On-Site Green Turtle Cay: Where to ‘Bee’ For a Real Goombay Smash

Miss Emily's
Miss Emily’s Blue Bee Bar, Green Turtle Cay, Bahamas/SBPR

The Caribbean has given rise to so many of the world’s favorite libations that anyone so inclined could easily develop a fun and tasty trip connecting each cocktail’s original point of origin. Cuba Libres and Mojitos in Cuba, Piña Coladas in Puerto Rico, Painkillers in Jost Van Dyke – the list goes on and on.

And while such an itinerary might suffer from disputes over the birthplaces of some drinks (e.g.: Pina Colada), there’d be no doubts when it came to one particularly smashing-good cocktail from The Bahamas….

The undisputed birthplace: Miss Emily’s Blue Bee Bar on Green Turtle Cay, Abaco, The Bahamas.

The unbelievably good cocktail: the Goombay Smash.

Now, you may think you’ve enjoyed a Goombay Smash or two elsewhere in The Bahamas. Certainly, the drink has become synonymous with good times all across the Bahamian islands, so yeah, you can get it many other places outside Green Turtle.

But, if the mix you tried didn’t come directly from Miss Emily’s, well, then, you probably got a Goombay of a different color. That’s cause the full recipe developed here by Emily Cooper way back in the 1960’s has never been shared with anyone outside the Cooper family. So says Miss Emily’s daughter, Misty, whom we met behind the bar at Lizard’s, another bar just outside of New Plymouth, on a Sunday in late-May.

The wife and I had stopped in at Lizard’s after a morning’s hike and lime on Coco Beach. It being Sunday, not too much was open on Green Turtle, so when we saw other golf carts pulling into Lizard’s ahead of us, we figured we’d better stop lest we miss out on lunch entirely.

That we got to know Misty over a few drinks with lunch was a very good thing, considering we were set to leave early the next morning and had yet to visit Miss Emily’s. The place is legendary and just a half-hearted stone’s throw from the Wrecking Tree, where we had lunch the previous day. It’s even closer to Ye Olde Gaol, which we obviously checked out as well.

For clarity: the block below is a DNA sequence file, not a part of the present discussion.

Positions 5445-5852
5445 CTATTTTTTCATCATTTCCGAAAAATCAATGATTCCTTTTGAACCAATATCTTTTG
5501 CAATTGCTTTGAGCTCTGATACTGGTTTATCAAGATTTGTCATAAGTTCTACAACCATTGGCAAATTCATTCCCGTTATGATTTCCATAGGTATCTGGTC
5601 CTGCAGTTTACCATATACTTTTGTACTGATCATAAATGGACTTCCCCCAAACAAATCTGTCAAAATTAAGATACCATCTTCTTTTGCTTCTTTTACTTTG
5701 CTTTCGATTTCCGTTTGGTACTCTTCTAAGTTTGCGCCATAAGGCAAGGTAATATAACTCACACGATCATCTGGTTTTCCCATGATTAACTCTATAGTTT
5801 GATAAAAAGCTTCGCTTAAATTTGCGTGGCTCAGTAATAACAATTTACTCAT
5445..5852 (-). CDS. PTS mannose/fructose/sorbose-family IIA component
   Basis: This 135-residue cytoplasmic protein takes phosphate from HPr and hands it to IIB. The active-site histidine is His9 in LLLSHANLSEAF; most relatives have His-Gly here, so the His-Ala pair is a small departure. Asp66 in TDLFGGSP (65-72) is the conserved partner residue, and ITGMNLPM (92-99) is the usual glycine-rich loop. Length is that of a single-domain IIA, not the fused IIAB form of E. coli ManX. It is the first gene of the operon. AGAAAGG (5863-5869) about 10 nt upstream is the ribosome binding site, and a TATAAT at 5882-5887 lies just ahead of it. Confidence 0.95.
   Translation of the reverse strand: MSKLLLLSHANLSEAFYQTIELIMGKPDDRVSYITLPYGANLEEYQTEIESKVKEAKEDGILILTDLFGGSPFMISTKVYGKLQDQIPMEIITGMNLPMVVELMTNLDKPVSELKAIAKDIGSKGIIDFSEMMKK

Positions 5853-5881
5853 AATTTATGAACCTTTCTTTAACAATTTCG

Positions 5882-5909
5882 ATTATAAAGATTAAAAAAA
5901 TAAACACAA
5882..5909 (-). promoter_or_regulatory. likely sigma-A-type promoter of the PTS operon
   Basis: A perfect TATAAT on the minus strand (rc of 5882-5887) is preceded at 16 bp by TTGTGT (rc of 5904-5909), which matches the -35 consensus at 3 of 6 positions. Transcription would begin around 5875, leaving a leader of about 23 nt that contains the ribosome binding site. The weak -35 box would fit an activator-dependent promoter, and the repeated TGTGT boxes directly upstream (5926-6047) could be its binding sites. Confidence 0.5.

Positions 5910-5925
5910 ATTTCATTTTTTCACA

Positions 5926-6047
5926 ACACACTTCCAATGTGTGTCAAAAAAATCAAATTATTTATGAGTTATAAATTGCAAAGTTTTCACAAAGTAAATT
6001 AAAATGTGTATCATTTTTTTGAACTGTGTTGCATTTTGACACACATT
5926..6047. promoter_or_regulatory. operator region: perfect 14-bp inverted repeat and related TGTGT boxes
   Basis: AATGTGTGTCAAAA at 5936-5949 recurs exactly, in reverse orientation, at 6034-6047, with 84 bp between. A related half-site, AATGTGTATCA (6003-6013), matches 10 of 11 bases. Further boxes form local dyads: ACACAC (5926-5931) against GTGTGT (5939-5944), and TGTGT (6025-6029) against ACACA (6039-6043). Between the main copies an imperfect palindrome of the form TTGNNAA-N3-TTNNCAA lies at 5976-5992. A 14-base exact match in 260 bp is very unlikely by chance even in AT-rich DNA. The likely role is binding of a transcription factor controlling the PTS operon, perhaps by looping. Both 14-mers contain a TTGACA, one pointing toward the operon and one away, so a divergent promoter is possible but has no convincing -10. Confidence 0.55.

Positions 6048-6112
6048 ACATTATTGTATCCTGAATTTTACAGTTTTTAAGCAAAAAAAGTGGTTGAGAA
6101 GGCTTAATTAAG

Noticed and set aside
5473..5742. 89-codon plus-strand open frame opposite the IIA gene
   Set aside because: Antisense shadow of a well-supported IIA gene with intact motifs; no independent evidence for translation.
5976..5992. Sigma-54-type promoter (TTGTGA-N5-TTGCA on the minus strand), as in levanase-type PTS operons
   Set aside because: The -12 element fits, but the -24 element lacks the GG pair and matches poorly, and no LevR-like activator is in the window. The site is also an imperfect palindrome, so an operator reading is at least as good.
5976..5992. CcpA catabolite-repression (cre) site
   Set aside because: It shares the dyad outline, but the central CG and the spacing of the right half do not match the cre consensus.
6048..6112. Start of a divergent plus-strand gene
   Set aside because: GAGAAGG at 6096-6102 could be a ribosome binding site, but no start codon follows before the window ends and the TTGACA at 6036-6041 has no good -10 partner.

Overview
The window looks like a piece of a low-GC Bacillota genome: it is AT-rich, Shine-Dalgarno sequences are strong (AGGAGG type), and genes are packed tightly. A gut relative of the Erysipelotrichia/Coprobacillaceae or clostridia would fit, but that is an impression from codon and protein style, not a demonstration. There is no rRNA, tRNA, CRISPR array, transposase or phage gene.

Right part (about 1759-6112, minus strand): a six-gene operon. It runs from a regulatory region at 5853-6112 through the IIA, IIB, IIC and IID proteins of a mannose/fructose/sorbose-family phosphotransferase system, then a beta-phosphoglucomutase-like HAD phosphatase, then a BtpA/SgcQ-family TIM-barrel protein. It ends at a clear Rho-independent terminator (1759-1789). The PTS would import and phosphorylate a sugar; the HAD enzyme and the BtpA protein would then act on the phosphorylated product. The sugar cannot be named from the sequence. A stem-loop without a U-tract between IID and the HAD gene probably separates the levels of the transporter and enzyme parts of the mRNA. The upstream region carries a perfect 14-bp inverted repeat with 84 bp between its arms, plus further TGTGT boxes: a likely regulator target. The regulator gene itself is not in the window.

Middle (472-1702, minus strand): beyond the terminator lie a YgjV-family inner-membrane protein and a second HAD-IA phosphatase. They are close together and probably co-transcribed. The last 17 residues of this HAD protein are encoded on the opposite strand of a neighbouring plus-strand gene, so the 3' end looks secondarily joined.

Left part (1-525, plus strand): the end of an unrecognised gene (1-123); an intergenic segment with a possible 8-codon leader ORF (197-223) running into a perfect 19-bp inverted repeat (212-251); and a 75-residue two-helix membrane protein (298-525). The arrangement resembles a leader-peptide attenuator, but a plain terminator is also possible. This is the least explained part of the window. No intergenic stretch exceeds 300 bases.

Somehow, though, we’d managed to miss Miss Emily’s to that point of our trip, and seeing as how it’s not open on Sunday’s, it looked like we’d miss it altogether.

Leaving Green Turtle Cay without stopping in at Miss Emily’s would be a crime. Lucky for us, Misty pulled some strings and they opened up special just for us!

Outside, Miss Emily’s Blue Bee Bar is small, tidy, humble and very blue – another colorfully clapboard building among the many that give New Plymouth its distinctive New England charm.

Inside, however, it’s all graffitied walls, discarded t-shirts, hats and other random accouterments typical of our favorite Caribbean bars.

Inside Miss Emily's Blue Bee Bar
It’s always crowded along the ceiling in Miss Emily’s/SBPR

Hundreds, perhaps thousands of business cards are scattered about every wall and bit of ceiling, interspersed with everything from foreign currency, flags, personal photos, bumper stickers and the odd thong or two.

The only uncovered sections of wall space denote how high the water level rose inside the bar during Hurricane Irene last summer. Now repaired and repainted, these sections stand bare awaiting your personal touch.

This space available for your business card
More of the decorations inside Miss Emily’s/SBPR

It’s no wonder so many folks feel compelled to pen missives of love, loss and remembrance, while also leaving articles of clothing here. As another patron who wandered in during our visit noted:

I remember what it [Goombay Smash] did to me last time…and it wasn’t pretty!

She said this with a boisterous laugh while enthusiastically purchasing a bottle of Goombay Smash to take on her way, more blissful “ugliness” soon to follow.

To be sure, the Goombay Smash is very strong, ergo the “Smash” in its name, but the question remains: What’s in it?

Well, I’m no member of the Cooper clan, but I can tell you that there’s coconut rum, dark rum and white rum in every real Goombay Smash. There’s also something a bit stronger mixed in there as well. Oh, and you can’t forget the key ingredient: Dole Pineapple Juice.

No other pineapple juice will do, according to the folks at the Blue Bee. No grenadine or orange juice is used either, though you may find ’em mixed in to imitation Goombays served elsewhere.

Indeed, for the real Goombay Smash, Miss Emily’s is absolutely the one and only place to “bee.”


Last updated by Steve Bennett on .

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